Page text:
jennie shortridge jennie shortridge jennie shortridge
jennie books events book groups writing indulgences contact

The Passionate First Draft

As I round the corner toward the last page of the first draft of a new book, I feel an exhilarating sense of accomplishment, dimmed only slightly by all the work that's yet to come in revisions. I am a firm believer—for me and those like me—in the power of the passionate first draft, written with a clear path in mind but bound by no outline or rigid plan. I've tried to write from an outline, a chapter summary, and for me, it never works. The story changes before I get to item 1.a. You can't keep a good character in line, I've found, and sometimes it's better to follow than to struggle her back into her "proper" place.

If you are a writer who works best with an outline, by all means, use an outline. I know that every writer is different, but my passion for passionately written first drafts is scorned by those who believe that a writer "loses control of the material" if she doesn't follow a plan. For me, writing is all about losing a little control, letting go and seeing where it takes me. I've found myself and my characters in surprising places, with surprising outcomes, and it almost always strengthens my story. If it doesn't, I chop it out in revisions.

That said, when I begin to write, I do know the general story line: how the book begins, the basic course it will take, and how it ends, in very broad terms. The discoveries I make every day as I live the fictive dream with my characters are what make my writing life rich and rewarding, and just plain fun. I wouldn't write if it weren't fun, and I've never enjoyed trying to muscle a story into place.

Very often, the things we write from out of the blue while drafting are the hidden gems in our stories, even though we have no idea what they're doing there at first. They become the metaphorical elements we wouldn't discover if we were trying for metaphor. It may not be apparent where it's coming from, but it's there. Mine it. If you say no to it and try to get your heroine back on track, you may miss an opportunity to get inside her; you may not explore a theme that is lurking under the surface; and you probably won't write a satisfying plot or character. We, as writers, need to trust ourselves, our subconscious minds.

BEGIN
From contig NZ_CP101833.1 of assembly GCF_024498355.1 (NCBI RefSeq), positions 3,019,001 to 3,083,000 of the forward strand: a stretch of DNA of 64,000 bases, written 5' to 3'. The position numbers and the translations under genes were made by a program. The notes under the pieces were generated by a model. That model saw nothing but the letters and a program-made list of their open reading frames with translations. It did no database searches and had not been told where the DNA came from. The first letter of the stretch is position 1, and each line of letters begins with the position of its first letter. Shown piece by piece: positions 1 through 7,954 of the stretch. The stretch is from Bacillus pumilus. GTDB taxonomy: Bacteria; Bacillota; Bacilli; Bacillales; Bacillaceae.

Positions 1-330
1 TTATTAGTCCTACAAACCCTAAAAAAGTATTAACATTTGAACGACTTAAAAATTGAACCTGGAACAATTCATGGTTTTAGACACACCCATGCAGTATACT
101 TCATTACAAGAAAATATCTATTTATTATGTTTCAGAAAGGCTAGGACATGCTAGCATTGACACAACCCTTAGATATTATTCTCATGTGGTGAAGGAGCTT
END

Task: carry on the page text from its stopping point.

Here's an example from my second novel, Eating Heaven. Eleanor, the main character, is going to visit her uncle in the hospital, and she's taking him a homemade spice cake. Why? I didn't know, except that I knew she liked to cook and would probably take him something, but why not flowers or a card, as most people would? Why not chocolate cake? I didn't know, but I stuck with the spice cake, and was then mortified when, after finding out her uncle was dying, she ran out to her car and binged on that cake with her bare hands. But it told me a lot about her, about her relationship to food and to her uncle. I got deeper into the character. Later, she makes him one last spice cake, which turns out to be his favorite, the day before he dies in a hospice. He has a bite, then tells her it's so delicious he doesn't think he'll ever need to taste spice cake again. He's saying: I'm ready to die. So, why a spice cake? I had no idea, but it became clearer as I got deeper into the story. And spice also turned out to be a nice metaphor for their relationship, and for each of their personalities.



Next
top